Shadow chancellor Oliver Letwin MP has published a consultation paper on savings taxation which suggests re-establishing the dividend tax credit for pension funds along with tax credits for offering financial advice could restore confidence in savings.
Details of the sixth consultation paper, entitled Tax on Savings: A new direction, suggests, alongside previous proposals for the introduction of the Lifetime Savings Account (LiSA), confidence in the savings culture could be encouraged by raising the tax-free annual Isa limit to £9,000 - at a cost of £100m to the Treasury – and by shifting the gross deposit limit to net so anyone who withdraws £1,000 in a year so they can still contribute £3,000 from an overall deposit of £4,000.
Letwin also suggests a cut in the income tax on savings income – on amounts between £6,765 and £36,145 - from 20% to 15%, 10% or 5% - at a maximum cost of £1.2bn to the tax coffers - might make it more attractive to save.
Similarly, the Conservative Party suggests employers ought to be offered tax credits in return for pension contributions to occupational schemes and the provision of financial advice for their staff, at a cost of around £5m to the government.
Called the Workplace Advice Credit, similar to that advocated by the ABI, the tax credit would allow employers to claim back 50% of the cost of a two-hour employee financial healthcheck every five years when delivered by an independent intermediary.
The Pension Contribution Tax Credit – similar to that proposed by the ABI and NAPF – would also generate a National Insurance Contribution saving of around 1% to employers if:
And along with proposals for tax reforms, the Conservative Party also published its latest thoughts on the withdrawals from the LiSA, following consultation with the industry in July, which suggest “lifecycle” withdrawals from the fund would be subject to a three-month notice period to prevent “frivolous withdrawals” and keep transaction costs low.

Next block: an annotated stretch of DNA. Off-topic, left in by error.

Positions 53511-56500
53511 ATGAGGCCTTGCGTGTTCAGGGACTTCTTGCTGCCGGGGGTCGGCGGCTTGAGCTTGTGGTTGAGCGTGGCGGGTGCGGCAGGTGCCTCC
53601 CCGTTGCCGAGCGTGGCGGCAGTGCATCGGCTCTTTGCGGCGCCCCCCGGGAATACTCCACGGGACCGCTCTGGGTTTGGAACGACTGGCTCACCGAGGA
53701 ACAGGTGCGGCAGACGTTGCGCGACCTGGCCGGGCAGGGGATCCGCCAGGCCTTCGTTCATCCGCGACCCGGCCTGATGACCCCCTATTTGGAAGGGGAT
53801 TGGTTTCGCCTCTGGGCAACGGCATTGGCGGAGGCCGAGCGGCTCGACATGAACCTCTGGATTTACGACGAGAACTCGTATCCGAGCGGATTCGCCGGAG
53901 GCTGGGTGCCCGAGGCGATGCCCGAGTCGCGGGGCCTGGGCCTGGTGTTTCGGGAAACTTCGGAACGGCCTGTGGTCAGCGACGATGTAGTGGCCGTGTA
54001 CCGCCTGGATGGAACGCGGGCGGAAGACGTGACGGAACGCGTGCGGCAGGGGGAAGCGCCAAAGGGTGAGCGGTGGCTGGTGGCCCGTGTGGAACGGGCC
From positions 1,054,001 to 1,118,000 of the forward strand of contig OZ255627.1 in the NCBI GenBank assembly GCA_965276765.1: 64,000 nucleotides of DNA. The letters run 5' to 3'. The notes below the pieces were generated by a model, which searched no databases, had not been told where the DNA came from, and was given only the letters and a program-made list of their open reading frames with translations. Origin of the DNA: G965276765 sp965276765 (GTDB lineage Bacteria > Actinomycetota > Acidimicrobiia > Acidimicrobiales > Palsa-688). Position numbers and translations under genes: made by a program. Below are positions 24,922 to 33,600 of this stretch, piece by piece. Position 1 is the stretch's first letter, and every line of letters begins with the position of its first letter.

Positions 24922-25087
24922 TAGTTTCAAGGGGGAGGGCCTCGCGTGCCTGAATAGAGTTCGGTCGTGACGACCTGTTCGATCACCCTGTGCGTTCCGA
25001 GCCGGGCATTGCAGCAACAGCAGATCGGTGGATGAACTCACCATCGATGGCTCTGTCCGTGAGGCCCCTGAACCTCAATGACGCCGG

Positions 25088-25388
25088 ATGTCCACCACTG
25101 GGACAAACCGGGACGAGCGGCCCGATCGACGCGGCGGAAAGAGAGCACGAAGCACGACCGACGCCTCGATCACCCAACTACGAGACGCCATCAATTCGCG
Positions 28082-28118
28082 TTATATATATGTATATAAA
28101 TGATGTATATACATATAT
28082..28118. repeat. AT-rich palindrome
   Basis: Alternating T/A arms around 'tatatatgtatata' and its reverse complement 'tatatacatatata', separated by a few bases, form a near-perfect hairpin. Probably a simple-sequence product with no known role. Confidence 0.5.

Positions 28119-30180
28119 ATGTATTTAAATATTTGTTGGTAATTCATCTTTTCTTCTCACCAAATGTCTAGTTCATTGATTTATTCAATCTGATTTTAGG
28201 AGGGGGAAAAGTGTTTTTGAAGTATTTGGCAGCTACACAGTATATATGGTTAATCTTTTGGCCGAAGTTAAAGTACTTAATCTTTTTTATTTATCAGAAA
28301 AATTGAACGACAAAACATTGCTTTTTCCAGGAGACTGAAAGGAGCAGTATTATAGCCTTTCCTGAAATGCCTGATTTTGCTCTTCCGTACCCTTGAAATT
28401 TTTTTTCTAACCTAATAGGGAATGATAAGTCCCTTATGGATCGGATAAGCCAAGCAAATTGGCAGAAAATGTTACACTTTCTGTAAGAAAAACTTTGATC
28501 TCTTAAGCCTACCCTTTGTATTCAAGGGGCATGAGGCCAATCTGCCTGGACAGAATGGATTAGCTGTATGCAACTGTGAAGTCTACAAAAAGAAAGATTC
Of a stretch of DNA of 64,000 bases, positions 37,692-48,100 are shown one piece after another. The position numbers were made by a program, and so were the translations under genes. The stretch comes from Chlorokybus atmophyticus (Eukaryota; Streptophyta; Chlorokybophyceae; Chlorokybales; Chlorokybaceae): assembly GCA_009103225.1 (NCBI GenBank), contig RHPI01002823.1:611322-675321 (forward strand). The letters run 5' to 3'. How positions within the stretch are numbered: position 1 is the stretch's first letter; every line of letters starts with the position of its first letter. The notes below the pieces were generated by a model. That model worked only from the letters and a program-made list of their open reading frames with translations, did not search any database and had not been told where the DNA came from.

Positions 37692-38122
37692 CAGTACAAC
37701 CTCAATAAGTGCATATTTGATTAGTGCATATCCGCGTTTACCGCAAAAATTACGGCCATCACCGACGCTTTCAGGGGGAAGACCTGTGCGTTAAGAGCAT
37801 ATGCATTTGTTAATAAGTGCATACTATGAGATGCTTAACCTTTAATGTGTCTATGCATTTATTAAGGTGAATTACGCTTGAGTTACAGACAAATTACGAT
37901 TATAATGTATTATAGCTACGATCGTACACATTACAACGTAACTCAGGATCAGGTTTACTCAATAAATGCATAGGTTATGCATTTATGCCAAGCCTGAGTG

In any circumstance where money is withdrawn, the government would also cease matching contributions until the amount withdrawn is replaced, says the report.
Individuals holding a LiSA would then be able to withdraw all of the accumulated savings along with “the average amount of Government match” as a lump sum every ten years, according to Annex 1 of the consultation.
Further detail of the report argues since Labour came to power in 1997, the national savings average has fallen from almost £10 in every £100 of income to just £5.50 in every £100, compared with an average £12 across the EU.
Moreover, whereas Tony Blair is quoted as saying – in a letter cited on the National Pensioners Convention website – in September 1996 he wanted to “end means-testing for pensioners once and for all”, the Tories point out in this consultation 46% of the pensioner population are now means-tested for the Pension Credit and financial advisers are wary of advising pensioners on this matter for fear of future mis-selling allegations.
Anyone wishing to respond to the consultation has just three weeks to do so, as submissions must be entered by 31st January.
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